The final results for Malta’s 2019 European Parliament elections

Name of Party Number of Votes Percentage of Votes Seats Won
Labour Party 141,267 54.29% 4
Partit Nazzjonalista 98,611 37.90% 2
Imperium Europa 8,238 3.17% 0
Democratic Party 5,276 2.03% 0
Democratic Alternative 1,866 0.72% 0
Alleanza Bidla 1,186 0.46% 0
Moviment Patrijotti Maltin 771 0.30% 0
Brain, not ego 323 0.12% 0
Independents (not running for a specific party) 2,674 1.03% 0


Population and Cost of Living Concerns

The topic of population density and population growth has been raised as a concern within Malta. Last November, Bernard Grech (who is the leader of the Partit Nazzjonalista) said that uncontrolled population growth is Malta’s biggest challenge, blaming migration (particularly from outside the European Union) for this. This viewpoint that population growth is an issue in Malta can be supported by a survey done by consultancy company EY last October (2023), which found that a significant majority of foreign businesses within Malta believe that the country’s infrastructure is not prepared for population growth. These infrastructure issues include housing shortages, traffic, and concerns about the state of the environment. 

During the same month, the Partit Nazzjonalista announced that their plans to limit population growth would include introducing a skills database. This would be so that work permits are only issued for jobs where it is necessary to employ foreign workers and making learning Maltese a requirement for foreign workers. 

On an individual level, the Maltese are also concerned about the cost of living crisis. In 2022, the annual average inflation rate in Malta was 6.1% according to the European Commission. In 2021, it had been 0.7%. It is worth mentioning that in 2022, the annual average inflation rate for the euro area was 8.4%. Last November, the Maltese inflation rate dropped to 3.9% but it was no longer lower than the inflation rate for the overall euro area. In the same month, the inflation rate for the euro area was 2.4%.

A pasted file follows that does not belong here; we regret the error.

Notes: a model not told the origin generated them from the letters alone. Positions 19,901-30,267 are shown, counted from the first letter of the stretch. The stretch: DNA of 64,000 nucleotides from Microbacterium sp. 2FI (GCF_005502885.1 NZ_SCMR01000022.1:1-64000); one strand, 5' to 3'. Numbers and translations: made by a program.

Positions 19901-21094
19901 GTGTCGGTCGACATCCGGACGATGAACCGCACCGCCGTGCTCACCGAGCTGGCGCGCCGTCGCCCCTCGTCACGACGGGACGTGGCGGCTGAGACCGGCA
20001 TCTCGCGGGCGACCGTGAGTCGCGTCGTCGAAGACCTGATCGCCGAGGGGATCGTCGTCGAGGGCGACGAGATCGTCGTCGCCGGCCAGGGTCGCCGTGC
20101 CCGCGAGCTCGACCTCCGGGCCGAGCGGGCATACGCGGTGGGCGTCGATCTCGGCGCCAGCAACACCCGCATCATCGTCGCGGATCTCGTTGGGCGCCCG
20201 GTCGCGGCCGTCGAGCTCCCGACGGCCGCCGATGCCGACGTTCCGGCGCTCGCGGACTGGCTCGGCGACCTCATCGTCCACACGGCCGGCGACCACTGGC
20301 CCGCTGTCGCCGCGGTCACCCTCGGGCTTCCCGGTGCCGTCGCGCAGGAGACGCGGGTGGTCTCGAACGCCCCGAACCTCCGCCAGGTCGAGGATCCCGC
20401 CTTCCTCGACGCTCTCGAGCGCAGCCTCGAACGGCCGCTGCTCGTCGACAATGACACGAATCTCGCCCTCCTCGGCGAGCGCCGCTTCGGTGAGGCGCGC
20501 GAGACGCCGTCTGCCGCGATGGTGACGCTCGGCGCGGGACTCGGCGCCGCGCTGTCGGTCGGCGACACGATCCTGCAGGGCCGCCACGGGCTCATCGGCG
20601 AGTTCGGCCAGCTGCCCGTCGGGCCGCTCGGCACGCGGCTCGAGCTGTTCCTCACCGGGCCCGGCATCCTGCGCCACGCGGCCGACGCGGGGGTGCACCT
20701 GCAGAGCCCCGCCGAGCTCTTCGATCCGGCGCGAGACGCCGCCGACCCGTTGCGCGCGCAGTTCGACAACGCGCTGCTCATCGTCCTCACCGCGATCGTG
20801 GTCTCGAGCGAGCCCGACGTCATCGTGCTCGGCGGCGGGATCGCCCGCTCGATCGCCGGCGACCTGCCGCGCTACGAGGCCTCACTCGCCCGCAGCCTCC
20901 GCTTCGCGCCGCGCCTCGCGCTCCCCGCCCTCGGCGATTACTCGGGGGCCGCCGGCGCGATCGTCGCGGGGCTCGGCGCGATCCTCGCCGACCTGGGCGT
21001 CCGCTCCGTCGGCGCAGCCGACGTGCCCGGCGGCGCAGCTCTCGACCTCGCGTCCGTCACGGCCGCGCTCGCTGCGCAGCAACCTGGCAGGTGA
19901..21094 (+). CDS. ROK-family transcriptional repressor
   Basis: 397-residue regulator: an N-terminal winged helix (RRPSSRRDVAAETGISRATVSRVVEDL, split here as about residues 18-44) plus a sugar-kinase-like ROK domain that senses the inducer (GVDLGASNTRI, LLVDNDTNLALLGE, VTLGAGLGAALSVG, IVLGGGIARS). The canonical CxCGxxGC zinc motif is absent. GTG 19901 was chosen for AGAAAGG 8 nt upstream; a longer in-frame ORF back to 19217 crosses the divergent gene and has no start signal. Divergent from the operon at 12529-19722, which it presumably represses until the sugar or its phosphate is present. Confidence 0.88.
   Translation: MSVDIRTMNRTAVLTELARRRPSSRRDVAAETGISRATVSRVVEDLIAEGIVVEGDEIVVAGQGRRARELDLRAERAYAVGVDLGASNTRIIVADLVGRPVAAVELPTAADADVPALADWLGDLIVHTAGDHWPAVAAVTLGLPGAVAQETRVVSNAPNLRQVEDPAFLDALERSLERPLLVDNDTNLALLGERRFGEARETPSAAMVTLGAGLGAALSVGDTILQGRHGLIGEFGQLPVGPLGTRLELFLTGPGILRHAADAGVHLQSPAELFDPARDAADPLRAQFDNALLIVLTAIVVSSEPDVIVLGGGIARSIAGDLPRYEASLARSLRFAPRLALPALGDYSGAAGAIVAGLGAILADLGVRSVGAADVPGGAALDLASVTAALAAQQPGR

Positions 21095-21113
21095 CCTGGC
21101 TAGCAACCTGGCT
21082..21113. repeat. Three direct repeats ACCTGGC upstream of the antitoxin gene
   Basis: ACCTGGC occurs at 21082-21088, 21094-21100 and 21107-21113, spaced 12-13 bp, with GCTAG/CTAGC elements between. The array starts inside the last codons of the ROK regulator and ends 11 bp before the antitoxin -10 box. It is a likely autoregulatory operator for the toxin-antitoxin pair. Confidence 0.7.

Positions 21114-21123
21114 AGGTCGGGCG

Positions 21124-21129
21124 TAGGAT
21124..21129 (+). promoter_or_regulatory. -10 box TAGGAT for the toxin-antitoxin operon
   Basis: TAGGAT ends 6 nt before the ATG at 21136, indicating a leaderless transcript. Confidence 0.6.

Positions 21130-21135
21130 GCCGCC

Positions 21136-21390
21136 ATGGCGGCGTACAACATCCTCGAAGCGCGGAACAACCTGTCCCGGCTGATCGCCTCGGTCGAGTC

Maltese concerns about the cost of living appear to reflect these statistics. Last summer, a survey of 950 people found that 73% of those who had responded rated Malta’s cost of living as ‘poor’. Malta’s salaries and salary structures were also rated as ‘poor’ by 59.7% of the respondents. The same survey found that 83% of respondents held a ‘poor’ view of the small archipelago country’s population size which was related to concerns about overpopulation. Maltese concerns about the cost of living were also reflected in a second survey from last summer as well. Out of the 525 total respondents, 32.2% viewed the cost of living as an individual concern, and 18.8% viewed it as a national concern. 

Malta’s Corruption Issues

Malta currently faces another major challenge: corruption. Freedom House is an American non-governmental organisation (NGO) that evaluates levels of democracy and freedom internationally based on several factors. These factors include the country’s amount of political rights, civil liberties, and respect for the rule of law. It gave Malta a 2/4 on the criteria ‘Are safeguards against official corruption strong and effective?’ in its 2023 report. Freedom House noted that “official corruption is a serious problem” and “Anticorruption efforts are weak, and senior government officials and businesspeople have been linked to corruption and influence peddling in recent years”. Transparency International, an international NGO battling corruption, said that 28% of Maltese people surveyed in its Global Corruption Barometer “thought corruption increased in the previous 12 months” and 4% of Maltese “public service users paid a bribe in the previous 12 months”.